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IRA Prohibited Transactions

All the rules and restrictions are outlined in the IRS Publication 590.  Not following these rules set forth for Traditional IRAs could affect the tax status of your account and could result in disqualification of the account and severe tax consequences.

Everything in the IRA has to be an arm’s length transaction which means you as the IRA owner can’t benefit from the asset owned by the IRA.    You should always remember that the IRA is intended for your future retirement and not for you benefit now.  Therefore, you must always be asking yourself if there is any personal benefit for you now in doing such a transaction.

 In general, prohibited transactions are any improper use of your traditional IRA account by you, your beneficiary or any disqualified person.

Examples of prohibited transactions are:

  • Borrowing money from IRA
  • Selling property to the IRA
  • Receiving unreasonable compensation for managing the IRA
  • Uses IRA for security on a loan
  • Buying property for personal use with IRA funds – i.e Personally using IRA property for a residence, office, vacation home, etc.

It is also important to remember that the IRA has to be a closed loop in terms of expenses and income or profit.  The expenses related to the property must be paid from the IRA directly and all the income/profits be paid directly to the IRA as well.  For example,  if your IRA owns a rental property then all the rent must be returned directly to the IRA and all the expenses such as maintenance, insurance, taxes, etc must be paid directly from the IRA.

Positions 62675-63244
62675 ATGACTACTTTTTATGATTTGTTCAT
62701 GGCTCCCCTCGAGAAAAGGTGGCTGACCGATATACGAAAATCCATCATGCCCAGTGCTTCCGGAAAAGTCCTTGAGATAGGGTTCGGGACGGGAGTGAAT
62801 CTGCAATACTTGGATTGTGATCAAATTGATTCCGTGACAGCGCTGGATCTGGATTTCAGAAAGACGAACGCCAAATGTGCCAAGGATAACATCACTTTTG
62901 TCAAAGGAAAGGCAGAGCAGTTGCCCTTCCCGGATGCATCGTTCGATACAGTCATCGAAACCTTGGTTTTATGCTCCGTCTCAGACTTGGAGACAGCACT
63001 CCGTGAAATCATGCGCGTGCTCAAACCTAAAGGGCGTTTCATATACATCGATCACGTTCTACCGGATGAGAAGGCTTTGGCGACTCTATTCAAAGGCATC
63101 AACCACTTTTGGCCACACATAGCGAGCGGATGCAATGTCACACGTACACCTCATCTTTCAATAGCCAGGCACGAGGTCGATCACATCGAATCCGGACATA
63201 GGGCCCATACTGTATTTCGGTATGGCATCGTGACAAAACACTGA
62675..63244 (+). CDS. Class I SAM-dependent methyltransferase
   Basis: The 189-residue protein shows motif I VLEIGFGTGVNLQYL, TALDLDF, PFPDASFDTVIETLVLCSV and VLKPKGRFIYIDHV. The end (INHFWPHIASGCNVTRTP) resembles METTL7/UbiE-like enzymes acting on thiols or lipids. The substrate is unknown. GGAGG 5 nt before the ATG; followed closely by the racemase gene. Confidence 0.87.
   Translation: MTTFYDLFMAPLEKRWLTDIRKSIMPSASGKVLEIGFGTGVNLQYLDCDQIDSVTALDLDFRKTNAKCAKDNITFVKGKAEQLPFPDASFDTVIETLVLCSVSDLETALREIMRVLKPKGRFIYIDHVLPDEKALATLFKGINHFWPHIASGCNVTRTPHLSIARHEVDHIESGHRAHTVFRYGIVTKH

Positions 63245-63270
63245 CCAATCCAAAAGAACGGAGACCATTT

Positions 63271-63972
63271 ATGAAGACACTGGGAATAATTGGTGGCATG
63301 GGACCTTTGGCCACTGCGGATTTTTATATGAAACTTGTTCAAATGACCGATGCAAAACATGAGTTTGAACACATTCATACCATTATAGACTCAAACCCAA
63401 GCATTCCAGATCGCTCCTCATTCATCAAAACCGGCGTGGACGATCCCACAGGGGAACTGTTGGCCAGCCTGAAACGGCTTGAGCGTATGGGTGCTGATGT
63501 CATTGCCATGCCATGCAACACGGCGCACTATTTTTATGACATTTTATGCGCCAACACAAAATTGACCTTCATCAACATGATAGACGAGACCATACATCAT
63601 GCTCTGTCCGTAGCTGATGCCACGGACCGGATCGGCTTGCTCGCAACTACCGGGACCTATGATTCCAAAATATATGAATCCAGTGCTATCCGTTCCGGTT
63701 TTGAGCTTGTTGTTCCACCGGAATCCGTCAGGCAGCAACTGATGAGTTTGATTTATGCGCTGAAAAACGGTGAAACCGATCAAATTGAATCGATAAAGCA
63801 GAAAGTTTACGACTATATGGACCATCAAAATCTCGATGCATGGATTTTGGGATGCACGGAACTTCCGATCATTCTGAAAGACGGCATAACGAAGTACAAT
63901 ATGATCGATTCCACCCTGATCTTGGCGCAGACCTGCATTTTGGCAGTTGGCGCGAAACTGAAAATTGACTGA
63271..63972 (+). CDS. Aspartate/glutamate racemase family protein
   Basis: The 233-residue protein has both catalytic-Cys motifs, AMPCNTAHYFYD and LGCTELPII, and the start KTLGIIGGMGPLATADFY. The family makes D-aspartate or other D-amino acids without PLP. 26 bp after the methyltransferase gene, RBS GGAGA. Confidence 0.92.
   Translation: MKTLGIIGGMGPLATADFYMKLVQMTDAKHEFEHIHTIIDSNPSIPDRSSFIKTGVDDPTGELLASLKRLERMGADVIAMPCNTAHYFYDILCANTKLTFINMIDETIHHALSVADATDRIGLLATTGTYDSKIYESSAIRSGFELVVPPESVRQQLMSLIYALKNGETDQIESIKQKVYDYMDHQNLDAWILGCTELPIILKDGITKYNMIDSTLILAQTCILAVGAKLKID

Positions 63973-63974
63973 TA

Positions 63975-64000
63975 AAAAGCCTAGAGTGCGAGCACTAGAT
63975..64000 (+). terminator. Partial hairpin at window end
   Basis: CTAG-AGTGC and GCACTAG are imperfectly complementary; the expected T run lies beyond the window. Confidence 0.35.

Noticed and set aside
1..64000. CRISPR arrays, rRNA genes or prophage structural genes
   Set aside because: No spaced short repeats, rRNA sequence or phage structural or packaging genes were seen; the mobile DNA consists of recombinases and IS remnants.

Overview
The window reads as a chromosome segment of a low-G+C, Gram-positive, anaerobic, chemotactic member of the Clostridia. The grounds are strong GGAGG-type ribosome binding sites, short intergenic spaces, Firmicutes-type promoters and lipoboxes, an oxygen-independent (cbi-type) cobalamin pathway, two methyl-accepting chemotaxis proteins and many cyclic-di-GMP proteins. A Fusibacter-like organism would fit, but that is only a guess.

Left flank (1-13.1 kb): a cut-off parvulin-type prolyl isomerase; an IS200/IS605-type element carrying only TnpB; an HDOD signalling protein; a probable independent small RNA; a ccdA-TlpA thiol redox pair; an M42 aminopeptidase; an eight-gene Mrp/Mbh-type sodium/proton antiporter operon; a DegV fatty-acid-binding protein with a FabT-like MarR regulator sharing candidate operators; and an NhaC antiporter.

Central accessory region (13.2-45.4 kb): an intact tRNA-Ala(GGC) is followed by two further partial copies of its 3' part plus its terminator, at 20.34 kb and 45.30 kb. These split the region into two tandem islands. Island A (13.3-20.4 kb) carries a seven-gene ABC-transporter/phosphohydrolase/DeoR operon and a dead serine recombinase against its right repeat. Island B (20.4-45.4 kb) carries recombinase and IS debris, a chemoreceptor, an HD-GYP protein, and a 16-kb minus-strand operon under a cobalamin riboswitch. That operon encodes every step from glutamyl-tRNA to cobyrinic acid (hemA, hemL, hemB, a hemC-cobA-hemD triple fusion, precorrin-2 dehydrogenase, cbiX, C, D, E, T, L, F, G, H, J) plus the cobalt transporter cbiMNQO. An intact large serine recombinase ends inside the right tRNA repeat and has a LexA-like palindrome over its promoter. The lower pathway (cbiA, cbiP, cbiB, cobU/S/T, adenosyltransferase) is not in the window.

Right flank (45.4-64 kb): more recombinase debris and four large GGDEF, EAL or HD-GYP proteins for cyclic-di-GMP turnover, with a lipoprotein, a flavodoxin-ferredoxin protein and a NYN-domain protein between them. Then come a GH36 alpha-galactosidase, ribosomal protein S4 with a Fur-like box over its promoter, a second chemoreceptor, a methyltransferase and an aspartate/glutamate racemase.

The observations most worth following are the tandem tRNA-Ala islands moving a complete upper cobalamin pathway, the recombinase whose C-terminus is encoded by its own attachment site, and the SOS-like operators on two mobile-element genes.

Who are disqualified persons? They are you, your IRA holder, your spouse, parents, children and their spouses, grand children, grand parents and great grand parents, grand children and great grand children and their spouses.  In other words your ascendents and descendants.  Also, anyone acting as a fiduciary and service providers of the IRA like your attorney, CPA or financial advisor.   The weird thing is that brothers and sisters are not included but I personally would not take a chance since I think this was an oversight in the rules.

Who is considered a fiduciary? The custodian of the IRA would be one.  Anyone who provides investment advice for your IRA for a fee would be another.  Anyone who has discretionary authority or control in managing your IRA or disposing of its assets would also be considered a fiduciary.

What happens when my IRA engages in a prohibited transaction?  

  1. The account stops being a IRA as of the first day of that year in which it occurred.
  2. The account is treated as if all assets were distributed to you at their fair market values on the first day of the year.
  3. If the total of those values is more than the basis in the IRA, you will have a taxable gain that is included in your income.

Investing In A Business With Your IRA

Many people do not know that they can invest in a business or even their own business (caution: you must follow the IRS rules for self dealing) using a self directed IRA. If you think a business has alot of potential to be a long-term success, why not make an investment in it using your retirement plan? It can be done, but you have to follow the IRS rules and be careful for self dealing if you are investing in a business you have ownership interest in (discussed below). If you are investing in a business that is an unrelated party then there should be no issues.